The cover of Deconstruction/Construction, the book I wrote and printed for the San Francisco Center for the Book’s Small Plates series, was printed on a Porridge Papers seed paper. The color is sadly discontinued–it’s a fantastic neon green which I believe was called Sour Apple. I have some sheets left and I’m always mulling over what to print on them; so far, I’ve just been hoarding them away.
I also love printing on hand-dyed or dipped handmade paper — the colors never land in exactly the same place on each sheet, so when designing for hand-dyed paper I enjoy contending with that element of chance, and while printing, it’s just a visual feast.
Seed paper is a special challenge because the seeds can be hard enough to dent the printing form. For this reason, I only print on seed paper with polymer plates–I don’t want to damage my lead or wood type! Incidentally, on the other end of the papercost spectrum, chipboard poses the same problem, because it can have small pebbles or pieces of debris in it that will dent type (I learned this one the hard way!). Sometimes the seeds can even dent the super-hard polymer, but luckily that can be re-made when necessary, so it’s not as serious of an issue.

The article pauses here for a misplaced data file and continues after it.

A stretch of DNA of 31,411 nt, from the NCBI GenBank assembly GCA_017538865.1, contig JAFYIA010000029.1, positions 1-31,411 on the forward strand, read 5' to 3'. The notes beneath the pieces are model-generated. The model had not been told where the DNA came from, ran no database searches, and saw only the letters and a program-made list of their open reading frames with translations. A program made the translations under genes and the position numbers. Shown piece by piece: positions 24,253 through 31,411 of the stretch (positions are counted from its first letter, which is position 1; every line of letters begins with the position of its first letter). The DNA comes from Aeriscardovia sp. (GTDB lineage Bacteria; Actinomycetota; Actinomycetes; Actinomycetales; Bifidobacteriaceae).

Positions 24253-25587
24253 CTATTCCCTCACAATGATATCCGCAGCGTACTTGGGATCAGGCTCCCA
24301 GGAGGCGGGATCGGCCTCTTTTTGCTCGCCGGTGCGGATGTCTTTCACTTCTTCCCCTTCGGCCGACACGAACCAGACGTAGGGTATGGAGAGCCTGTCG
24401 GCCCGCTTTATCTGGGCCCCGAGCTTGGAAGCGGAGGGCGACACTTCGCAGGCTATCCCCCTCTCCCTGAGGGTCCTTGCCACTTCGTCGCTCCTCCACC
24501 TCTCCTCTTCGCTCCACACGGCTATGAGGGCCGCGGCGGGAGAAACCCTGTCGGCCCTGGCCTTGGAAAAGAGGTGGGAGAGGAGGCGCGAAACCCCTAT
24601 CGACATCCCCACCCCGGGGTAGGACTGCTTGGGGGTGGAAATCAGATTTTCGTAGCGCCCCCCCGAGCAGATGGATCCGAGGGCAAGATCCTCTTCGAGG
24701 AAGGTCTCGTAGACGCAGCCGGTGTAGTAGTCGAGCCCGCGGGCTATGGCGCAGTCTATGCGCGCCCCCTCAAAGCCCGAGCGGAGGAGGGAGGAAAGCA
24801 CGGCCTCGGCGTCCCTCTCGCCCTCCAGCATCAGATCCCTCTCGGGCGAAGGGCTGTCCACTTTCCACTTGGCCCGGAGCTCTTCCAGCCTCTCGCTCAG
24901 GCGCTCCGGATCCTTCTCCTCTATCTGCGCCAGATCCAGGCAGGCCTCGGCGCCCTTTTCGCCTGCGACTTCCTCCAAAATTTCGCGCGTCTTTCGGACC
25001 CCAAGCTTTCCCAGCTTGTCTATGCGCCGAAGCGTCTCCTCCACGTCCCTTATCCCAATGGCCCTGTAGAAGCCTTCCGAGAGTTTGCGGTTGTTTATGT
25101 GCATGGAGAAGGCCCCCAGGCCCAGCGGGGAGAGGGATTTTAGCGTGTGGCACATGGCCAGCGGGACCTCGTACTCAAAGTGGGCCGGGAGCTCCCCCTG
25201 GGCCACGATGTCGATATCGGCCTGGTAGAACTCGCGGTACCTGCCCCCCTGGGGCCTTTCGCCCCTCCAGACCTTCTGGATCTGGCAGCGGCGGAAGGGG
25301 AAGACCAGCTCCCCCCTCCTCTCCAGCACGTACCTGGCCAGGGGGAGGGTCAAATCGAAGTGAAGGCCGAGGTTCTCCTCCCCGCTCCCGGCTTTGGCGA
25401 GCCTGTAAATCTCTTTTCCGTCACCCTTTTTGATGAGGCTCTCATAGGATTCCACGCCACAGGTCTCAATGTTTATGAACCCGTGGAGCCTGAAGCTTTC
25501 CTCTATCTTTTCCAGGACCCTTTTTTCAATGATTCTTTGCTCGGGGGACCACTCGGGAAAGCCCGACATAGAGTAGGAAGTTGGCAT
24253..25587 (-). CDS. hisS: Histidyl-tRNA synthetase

One of the nicest things about printing on seed paper is the opportunity to reflect on impermanence and the cycling of physical objects. As letterpress printers, we often spend a lot of time making prints that are beautiful enough to be worthy of being saved for generations, and using archival materials so that they will be capable of lasting generations. But seed paper is intended to be planted in the ground, to rot and provide the basis for a young plant. It presents us with the opportunity to embrace ephemerality and to “kiss the joy (of printing something beautiful) as it flies.”
Fun side story: My first commercial venture as a printer, at the age of 11, was hand-printing my linoleum cuts onto handmade paper to make Christmas cards. I made the pulp out of scrap paper and dryer lint in an old blender; my dad was kind enough to make me a screen and deckle out of some 1″ x 1″s and an old window screen. The decision to make the paper myself was a classic misguided money-saving move, I just didn’t want to pay for paper, so naturally I opted to spend days making my own instead. I think I charged a dollar a card.
Still feeling as energized as we are? Share your thoughts & tips in the comments section below–we’d love to hear from you!